Focus on Your Customer - October 2002

Educating Customers:
Improve Sales through Communications!

By Joseph Rosales

The simpler the business, the more often business owners assume that their customers know everything they need to know about the products or services they offer. Big mistake!

Car washing is a relatively simple business - according to your customers. They bring their cars in dirty and they leave with cars that are clean. It's not rocket science. Heck, they could do a better job at home in their driveway, if they had the time...right?

Well, you and I know that most customers cannot do a better job washing their car at home and although the concept of washing a car is really very simple, it requires a basic understanding of chemicals. The complications and technology challenges come not from the soap-on/soap-off process, but from the many finishes that are used on cars today.

Most customers know very little about the proper care of their vehicles. In fact, most customers know more about how to set the radio in the car than about the proper care of the car's exterior finish. The clear coat on paint -and on many of the fancier wheels - requires special care to remove dirt and still maintain the protective coatings. Thousands of cars on the road today have finishes that are irreparably damaged because of inappropriate product application.

The more your customers understand about proper vehicle maintenance, the better prepared they are to make the right decisions about the products and services they may need. A very successful retailer I know says it best, "Our best customer is an educated consumer."

Educating our customers is perhaps one of the most overlooked aspects of many service businesses. One of the reasons may be that we assume customers know and understand the manufacturer's recommendations for proper vehicle care. However, many studies, as well as hundreds of personal interviews with customers, indicate the majority of customers know very little about the proper maintenance processes and schedules with regard to their vehicles... and those who have some information are typically misinformed.

So, where are your customers getting their information? If customers know very little about their cars or if the little they do know could even be wrong, where can they easily get relevant and reliable information? Sounds like an opportunity to educate your customers about proper vehicle care!

Obviously, one of the most effective methods for sharing information with customers is to simply talk about additional services or products they may need. Make sure everyone who greets and presents information to customers truly understands the recommended services and can effectively communicate the information in an easy-to-understand, "non-sales" approach.

This requires more than just asking if they want tire dressing or wax today, although that's certainly a good start and definitely better than not asking at all. It does, however, require that your people be observant and engage a customer in conversation regarding certain existing car conditions. If the tires look dull, make mention of it and suggest tire dressing. If the finish looks dull, make mention of it and suggest a solution. Most customers will appreciate you looking out for their best interests. Of course, those who don't appreciate your expertise and help are the ones who will not be pleased by anything you do.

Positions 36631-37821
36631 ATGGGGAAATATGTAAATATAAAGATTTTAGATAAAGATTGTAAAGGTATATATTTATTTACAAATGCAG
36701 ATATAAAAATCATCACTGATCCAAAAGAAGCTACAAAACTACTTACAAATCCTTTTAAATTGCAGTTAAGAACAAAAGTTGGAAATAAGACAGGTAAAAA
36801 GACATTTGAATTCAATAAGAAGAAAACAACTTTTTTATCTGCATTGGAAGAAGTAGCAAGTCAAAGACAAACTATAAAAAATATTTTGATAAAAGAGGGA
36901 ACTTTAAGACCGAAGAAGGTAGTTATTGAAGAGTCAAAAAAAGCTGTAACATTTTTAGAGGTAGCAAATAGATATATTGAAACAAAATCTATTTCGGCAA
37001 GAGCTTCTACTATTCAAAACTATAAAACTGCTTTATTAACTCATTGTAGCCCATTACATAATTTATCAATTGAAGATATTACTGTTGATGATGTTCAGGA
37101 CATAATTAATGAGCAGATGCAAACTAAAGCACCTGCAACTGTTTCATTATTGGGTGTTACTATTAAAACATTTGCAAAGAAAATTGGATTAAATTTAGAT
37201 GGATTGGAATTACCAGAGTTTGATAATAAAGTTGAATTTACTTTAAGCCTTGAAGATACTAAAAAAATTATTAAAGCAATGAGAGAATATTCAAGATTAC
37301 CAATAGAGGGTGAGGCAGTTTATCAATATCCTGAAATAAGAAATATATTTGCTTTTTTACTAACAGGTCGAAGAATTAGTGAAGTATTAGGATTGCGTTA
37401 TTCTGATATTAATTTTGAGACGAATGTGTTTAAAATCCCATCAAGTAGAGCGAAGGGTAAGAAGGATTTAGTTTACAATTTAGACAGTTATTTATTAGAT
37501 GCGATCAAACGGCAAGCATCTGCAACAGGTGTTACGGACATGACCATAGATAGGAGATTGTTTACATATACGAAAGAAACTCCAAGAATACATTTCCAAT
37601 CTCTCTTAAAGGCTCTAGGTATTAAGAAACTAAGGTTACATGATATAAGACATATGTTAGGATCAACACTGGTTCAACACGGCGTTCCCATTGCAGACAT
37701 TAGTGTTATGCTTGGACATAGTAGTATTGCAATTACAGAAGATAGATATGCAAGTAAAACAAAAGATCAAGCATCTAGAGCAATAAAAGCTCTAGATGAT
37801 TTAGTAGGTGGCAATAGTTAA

Two other very important aspects of communication at your facility deserve attention - in-store signage and displays. In-store signage will typically include wall signage, brochures, banners and posters. These valuable communications tools, placed in a waiting room and areas of heavy traffic will capture the attention of your customers and help you in your endeavors to educate and promote. Your staff can even refer to this signage to help in explaining the need for specific products and services.

Product displays can be powerful and attention getting. An attractive display will draw customers to read the message. Literature and promotional support at these displays will drive home your message and educate your customers. In addition to product displays, we are seeing more custom-produced videotapes used to educate customers. Professionally produced videos can be a powerful tool as well. Customers who are waiting for their vehicles are a captive audience for a video that educates about your newest or most popular products or services. A well-made video may not necessarily "sell" the customer on the spot, but could very well plant the seed for buying a product or service on the next visit.

Remember, the more you communicate with your customers and the more information you provide that helps them make educated buying decisions, the more they will appreciate what you offer. This investment in learning the proper presentations and installing effective signs, posters, or videos will not only make your shop more attractive to customers, but will educate and give your customers peace of mind. Ultimately, these communications tools will better inform your customers and help you sell more product and services.

Joseph Rosales is the founder and president of Performance Resources Inc., a full-service consulting and training company. If you would like more information about PRI or about its new customer communication tools, call 800-268-9899 or visit the company's web site at www.performancepros.com, where you can also view a unique line of attractive posters and signage, and customized video capability.

Educating our customers is perhaps one of the most overlooked aspects of many service businesses.

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